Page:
The stocks sure aren't waiting for Europe to turn.
That's my only conclusion when I see Eaton (ETN), Cummins (CMI), 3M (MMM) and Emerson (EMR) roaring even after conference calls where there is a Europe lament. Next thing you know, Alcoa (AA) will start going higher after real negative European chatter. And that will be the bottom for certain.
I have been calling the bottom in Europe ever since we saw Irish bonds doing better and Spain getting out of the headlines. I admit that all we have so far is anecdotal evidence of a turn. A comment here from PVH (PVH) about strength in Germany. A comment there, just last night, from Urban Outfitters (URBN) that Europe is stabilizing. Emerson actually used the term "bottoming out," which is what got this new leg of the rally going. I am pretty sure that we will hear decent things from Salesforce.com (CRM) about Europe when it reports Thursday evening.
Now the one to watch? General Electric (GE). This stock, which my Charitable Trust owns, has been a huge disappointment. Much of it is surprising given that it is integral to the aerospace sector, as well as the energy sector, particularly drilling. It has terrific housing exposure, which we know has turned as one look at Whirlpool (WHR) would indicate. We know health care's been horrendous but how long can it stay horrendous? And horrendous, by the way, is relative because it's not like the division is bleeding, it's just not on fire.
We know GE Capital is strong or it wouldn't have just paid a $6.5 billion dividend to the parent.
But time and again, GE's weakness has come back to Europe. So if Europe turns, this might be the play.
Why GE? Because this is one of those stocks where if a big institution wanted exposure, they could pick up the phone and buy 2 million GE without so much as moving the stock. This is the heaviest and the most liquid stock out there with a buyback that really hasn't reduced the float, unlike so many other industrials. It had 10.6 billion shares three years ago and now has 10.4 billion, plenty to get instant exposure to Europe. At times like this, the mutual and hedge funds thrive on liquidity. They want to come in and buy without moving a stock higher with their own buys. General Electric fits that bill.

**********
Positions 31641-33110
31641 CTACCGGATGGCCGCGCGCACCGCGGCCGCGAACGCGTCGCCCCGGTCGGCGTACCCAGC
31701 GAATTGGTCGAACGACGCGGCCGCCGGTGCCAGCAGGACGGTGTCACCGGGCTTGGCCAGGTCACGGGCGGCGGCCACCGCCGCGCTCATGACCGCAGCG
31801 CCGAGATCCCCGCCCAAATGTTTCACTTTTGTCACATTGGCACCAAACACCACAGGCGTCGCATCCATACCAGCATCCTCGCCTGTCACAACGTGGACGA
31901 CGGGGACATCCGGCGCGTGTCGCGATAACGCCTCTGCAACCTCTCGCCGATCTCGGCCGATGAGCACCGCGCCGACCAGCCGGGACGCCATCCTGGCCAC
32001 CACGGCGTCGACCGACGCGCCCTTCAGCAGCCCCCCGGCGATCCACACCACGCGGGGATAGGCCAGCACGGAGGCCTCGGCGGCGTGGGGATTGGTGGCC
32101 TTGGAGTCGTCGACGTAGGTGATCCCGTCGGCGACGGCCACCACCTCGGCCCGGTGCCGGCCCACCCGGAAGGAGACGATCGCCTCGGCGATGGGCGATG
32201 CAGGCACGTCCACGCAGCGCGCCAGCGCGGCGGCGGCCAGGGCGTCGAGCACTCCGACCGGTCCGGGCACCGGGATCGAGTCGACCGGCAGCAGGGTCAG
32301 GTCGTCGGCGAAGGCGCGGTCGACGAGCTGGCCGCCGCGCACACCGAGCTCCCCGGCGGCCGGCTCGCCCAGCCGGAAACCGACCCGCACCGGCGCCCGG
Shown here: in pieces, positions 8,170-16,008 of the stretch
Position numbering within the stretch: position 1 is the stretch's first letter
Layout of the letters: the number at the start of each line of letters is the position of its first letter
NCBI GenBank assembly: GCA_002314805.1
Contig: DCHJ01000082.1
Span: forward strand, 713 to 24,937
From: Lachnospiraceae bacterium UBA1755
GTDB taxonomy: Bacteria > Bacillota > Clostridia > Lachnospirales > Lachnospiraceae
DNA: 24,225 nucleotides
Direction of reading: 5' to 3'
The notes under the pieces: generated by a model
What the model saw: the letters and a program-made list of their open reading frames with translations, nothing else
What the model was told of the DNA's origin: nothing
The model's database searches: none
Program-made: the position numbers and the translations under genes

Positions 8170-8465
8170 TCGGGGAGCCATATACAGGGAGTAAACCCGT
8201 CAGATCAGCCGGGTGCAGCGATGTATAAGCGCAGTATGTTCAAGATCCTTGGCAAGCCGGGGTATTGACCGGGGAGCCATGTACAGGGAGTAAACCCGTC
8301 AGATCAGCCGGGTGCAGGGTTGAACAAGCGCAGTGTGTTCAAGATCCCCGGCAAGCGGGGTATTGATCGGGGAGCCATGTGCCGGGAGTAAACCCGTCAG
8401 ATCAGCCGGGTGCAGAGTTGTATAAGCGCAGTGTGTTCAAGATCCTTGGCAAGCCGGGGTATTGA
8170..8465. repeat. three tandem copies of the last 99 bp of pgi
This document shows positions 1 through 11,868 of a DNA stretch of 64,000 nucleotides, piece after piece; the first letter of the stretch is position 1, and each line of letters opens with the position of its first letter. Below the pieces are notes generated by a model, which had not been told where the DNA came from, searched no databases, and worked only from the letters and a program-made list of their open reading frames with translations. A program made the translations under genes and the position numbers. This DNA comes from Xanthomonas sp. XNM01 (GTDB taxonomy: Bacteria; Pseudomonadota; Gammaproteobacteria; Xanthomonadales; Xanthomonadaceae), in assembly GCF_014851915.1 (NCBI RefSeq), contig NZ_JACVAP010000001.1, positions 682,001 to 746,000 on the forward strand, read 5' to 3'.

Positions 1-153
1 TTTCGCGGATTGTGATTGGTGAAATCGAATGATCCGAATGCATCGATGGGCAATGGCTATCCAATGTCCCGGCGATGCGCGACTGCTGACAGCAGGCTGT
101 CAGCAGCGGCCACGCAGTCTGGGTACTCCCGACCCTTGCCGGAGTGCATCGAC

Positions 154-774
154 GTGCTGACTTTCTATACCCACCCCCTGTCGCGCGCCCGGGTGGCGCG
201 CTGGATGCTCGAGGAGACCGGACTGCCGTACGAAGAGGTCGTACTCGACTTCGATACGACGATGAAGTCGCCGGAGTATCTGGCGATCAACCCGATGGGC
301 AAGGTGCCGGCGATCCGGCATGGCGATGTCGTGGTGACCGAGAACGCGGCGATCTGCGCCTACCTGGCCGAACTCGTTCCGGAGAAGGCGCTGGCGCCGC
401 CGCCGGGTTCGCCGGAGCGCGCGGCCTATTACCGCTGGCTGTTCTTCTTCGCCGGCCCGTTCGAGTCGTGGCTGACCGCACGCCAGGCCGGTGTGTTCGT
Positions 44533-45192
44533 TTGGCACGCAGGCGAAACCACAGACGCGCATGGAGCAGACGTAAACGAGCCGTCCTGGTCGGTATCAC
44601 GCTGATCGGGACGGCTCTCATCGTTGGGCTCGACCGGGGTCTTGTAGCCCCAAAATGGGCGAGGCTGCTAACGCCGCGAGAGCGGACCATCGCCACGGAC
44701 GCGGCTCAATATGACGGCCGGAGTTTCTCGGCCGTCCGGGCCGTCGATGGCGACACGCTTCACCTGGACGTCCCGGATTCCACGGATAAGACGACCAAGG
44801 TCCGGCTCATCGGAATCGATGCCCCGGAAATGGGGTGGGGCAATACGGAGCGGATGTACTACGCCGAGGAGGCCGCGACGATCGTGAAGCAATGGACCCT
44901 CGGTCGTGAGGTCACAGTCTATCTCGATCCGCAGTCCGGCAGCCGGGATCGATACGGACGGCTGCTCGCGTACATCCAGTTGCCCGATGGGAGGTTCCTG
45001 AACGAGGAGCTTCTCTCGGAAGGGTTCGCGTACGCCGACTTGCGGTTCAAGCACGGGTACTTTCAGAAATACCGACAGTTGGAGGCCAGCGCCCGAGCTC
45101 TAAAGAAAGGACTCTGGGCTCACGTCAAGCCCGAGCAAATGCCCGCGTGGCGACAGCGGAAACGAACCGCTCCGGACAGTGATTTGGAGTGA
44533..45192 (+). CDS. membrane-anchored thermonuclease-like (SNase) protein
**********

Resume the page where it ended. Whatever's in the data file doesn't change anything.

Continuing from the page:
Here's what's most important about this idea: You simply can't wait for CEO Jeff Immelt to give the all-clear. By that time, the stock would be at $28. That's just the way it works. You cannot wait for the company to tell you things are getting better. That's when the easy money has already been made.
GE is way behind the market. No one is thinking, "I missed this one." In fact, many people think it will never move. But if Europe is bottoming out, as Emerson says, this is the next one to rally.
Time to buy before everyone else does. That's how it has worked, even with the disappointers like MMM, Emerson and even IBM (IBM).
It's the only one left.
It's not going to be for long.